For the second time in less than three months, Freddie Mac is looking for a new chief executive.
The mortgage financing giant announced late Friday that it would comply with an order from its regulator and remove CEO Gregory Parseghian and general counsel Maud Mater. The ousters are the result of an ongoing accounting investigation by the Office of Federal Housing Enterprise Oversight (OFHEO).
Parseghian, who joined Freddie Mac in 1996, was promoted to CEO in June after the board forced CEO Leland Brendsel to retire. At the same time, the company’s president was fired and its chief financial officer resigned. Since then, Freddie Mac has said it understated earnings by as much as $4.5 billion over three years, partly the result of a push to portray steady growth to investors.
Though Freddie Mac says it has yet to begin the search process for a CEO, industry observers are speculating on possible candidates, including former Freddie Mac chief financial officer John Gibbons and James Johnson, who retired as head of rival Fannie Mae at the end of 1998.
Peter Fisher, who has said he plans to step down as Treasury undersecretary, and Lawrence Lindsey, a former Federal Reserve governor and Bush economic adviser, also were cited by National Mortgage News.
While most could not be reached for comment, Lindsey said on Friday that he had not spoken to anyone at Freddie Mac and noted that the job “would be an interesting public policy challenge.”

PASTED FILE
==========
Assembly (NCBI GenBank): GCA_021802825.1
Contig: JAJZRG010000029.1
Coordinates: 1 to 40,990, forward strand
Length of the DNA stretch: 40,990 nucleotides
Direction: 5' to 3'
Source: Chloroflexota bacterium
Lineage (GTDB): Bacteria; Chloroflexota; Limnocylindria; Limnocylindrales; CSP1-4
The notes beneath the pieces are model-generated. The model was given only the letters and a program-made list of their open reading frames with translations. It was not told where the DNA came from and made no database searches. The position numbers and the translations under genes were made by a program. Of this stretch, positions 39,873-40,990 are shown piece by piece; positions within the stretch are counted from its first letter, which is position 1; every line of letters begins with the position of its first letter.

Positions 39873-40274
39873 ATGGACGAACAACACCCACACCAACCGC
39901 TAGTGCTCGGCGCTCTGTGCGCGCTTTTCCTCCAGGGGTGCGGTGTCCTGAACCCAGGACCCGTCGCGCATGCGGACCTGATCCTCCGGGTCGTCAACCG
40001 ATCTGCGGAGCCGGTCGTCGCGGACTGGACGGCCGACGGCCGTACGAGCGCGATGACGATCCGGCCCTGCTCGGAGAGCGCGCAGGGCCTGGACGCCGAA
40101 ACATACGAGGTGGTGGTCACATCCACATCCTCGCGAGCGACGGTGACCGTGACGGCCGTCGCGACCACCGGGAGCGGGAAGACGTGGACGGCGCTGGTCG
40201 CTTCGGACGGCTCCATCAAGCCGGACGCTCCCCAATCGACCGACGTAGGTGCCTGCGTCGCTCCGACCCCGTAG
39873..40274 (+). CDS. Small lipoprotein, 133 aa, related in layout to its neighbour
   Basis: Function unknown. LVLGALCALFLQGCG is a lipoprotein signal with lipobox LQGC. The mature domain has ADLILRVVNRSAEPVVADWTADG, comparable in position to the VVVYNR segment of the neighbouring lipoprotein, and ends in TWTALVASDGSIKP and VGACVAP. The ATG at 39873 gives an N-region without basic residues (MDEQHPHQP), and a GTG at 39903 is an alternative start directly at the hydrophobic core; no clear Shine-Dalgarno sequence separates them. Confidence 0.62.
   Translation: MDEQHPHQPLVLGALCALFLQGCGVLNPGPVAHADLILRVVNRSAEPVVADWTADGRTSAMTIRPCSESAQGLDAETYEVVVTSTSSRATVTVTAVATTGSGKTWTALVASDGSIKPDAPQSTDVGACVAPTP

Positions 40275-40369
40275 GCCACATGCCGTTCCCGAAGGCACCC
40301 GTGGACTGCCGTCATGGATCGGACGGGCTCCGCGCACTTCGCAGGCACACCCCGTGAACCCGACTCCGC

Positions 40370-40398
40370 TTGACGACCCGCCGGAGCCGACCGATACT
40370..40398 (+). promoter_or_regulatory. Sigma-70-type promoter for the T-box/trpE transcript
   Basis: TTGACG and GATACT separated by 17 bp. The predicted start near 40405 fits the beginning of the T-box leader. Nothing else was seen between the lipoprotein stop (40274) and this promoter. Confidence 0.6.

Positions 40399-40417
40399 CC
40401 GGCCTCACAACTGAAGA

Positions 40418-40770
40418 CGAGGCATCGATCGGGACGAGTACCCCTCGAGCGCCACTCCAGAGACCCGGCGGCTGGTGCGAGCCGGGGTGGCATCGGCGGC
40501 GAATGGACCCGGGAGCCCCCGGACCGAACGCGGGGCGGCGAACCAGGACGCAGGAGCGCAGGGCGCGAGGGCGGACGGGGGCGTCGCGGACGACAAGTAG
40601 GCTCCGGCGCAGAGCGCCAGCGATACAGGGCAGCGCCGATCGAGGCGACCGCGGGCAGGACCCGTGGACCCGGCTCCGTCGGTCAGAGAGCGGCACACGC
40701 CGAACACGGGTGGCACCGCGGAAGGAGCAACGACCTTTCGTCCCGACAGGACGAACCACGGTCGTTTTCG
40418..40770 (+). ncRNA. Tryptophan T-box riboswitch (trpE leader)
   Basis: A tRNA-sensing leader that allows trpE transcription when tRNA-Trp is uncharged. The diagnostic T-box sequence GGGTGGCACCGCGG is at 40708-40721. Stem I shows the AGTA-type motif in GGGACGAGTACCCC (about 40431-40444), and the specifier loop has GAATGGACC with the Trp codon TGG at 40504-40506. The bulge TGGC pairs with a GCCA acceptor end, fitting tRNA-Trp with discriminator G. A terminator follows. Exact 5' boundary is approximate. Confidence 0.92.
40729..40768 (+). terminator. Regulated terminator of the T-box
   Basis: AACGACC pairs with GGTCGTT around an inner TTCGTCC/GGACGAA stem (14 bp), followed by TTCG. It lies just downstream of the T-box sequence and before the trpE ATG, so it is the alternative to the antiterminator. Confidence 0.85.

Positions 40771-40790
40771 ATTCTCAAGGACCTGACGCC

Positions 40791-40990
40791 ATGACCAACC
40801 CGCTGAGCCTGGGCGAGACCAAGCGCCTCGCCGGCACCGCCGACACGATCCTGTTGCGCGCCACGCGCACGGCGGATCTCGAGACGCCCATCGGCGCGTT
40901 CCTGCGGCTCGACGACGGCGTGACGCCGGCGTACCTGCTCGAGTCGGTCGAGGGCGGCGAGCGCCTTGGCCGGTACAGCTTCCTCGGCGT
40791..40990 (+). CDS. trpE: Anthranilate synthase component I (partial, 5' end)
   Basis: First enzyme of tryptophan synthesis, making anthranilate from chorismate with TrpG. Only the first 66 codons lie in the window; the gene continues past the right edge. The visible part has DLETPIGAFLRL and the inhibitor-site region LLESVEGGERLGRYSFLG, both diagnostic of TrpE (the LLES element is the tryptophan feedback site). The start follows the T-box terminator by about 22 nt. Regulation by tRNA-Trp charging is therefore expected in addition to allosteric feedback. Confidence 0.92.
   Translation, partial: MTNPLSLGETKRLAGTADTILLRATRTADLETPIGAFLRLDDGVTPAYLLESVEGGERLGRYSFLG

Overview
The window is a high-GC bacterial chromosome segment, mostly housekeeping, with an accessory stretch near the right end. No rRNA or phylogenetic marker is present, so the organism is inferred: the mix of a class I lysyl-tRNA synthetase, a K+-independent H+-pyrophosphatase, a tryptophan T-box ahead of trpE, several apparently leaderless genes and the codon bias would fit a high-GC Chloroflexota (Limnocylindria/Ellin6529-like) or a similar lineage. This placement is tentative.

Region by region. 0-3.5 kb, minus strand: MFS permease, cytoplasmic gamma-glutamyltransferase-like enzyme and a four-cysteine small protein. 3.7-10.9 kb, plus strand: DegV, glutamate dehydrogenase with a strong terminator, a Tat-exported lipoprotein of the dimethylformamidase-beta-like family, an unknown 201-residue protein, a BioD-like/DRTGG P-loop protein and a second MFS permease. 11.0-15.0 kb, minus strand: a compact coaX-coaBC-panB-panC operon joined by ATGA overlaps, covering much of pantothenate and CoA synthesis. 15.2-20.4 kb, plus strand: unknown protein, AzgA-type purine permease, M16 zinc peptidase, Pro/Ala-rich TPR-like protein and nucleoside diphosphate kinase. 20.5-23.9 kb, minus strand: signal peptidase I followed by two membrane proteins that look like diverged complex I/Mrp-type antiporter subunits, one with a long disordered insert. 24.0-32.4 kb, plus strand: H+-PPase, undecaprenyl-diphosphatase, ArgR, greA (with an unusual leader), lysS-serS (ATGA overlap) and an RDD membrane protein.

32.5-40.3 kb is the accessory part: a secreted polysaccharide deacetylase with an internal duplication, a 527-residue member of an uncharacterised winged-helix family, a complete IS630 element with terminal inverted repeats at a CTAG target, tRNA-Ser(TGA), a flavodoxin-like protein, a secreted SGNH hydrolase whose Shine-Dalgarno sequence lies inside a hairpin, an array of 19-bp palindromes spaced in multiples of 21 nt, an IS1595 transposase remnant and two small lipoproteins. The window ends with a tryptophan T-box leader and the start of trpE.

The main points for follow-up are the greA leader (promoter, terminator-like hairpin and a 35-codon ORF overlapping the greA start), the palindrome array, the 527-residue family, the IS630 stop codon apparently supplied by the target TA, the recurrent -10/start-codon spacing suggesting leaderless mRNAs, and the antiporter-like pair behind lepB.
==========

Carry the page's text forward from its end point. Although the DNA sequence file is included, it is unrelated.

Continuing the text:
Experts say that whoever takes the helm needs to be politically astute and knowledgeable about the mortgage industry. “They’ll have to walk the land mines in Washington, D.C.,” says Paul Miller, an analyst at Friedman Billings Ramsey.
Fannie Mae and Freddie Mac have been fending off congressional attempts to tighten their supervision. Last year, Freddie Mac spent $9.7 million on political lobbyists. Its employees made $4.2 million in political contributions.
Though Parseghian didn’t have much experience on Capitol Hill, he got high marks from industry experts for his management of interest rate risk. His future became uncertain, however, after an investigative report ordered by the board of directors said that although he was not responsible for the company’s accounting and disclosure, he had approved and participated in many discredited decisions.
Nonetheless, Freddie Mac’s board stood by Parseghian to the end, praising him for his “outstanding contributions,” in a statement announcing his departure Friday. In meetings with OFHEO over three days last week, board members sought to keep Parseghian at the company, according to a source familiar with the negotiations.
OFHEO director Armando Falcon Jr. said in a letter to the Freddie Mac board chairman on Friday that Parseghian can remain CEO during the search for his replacement.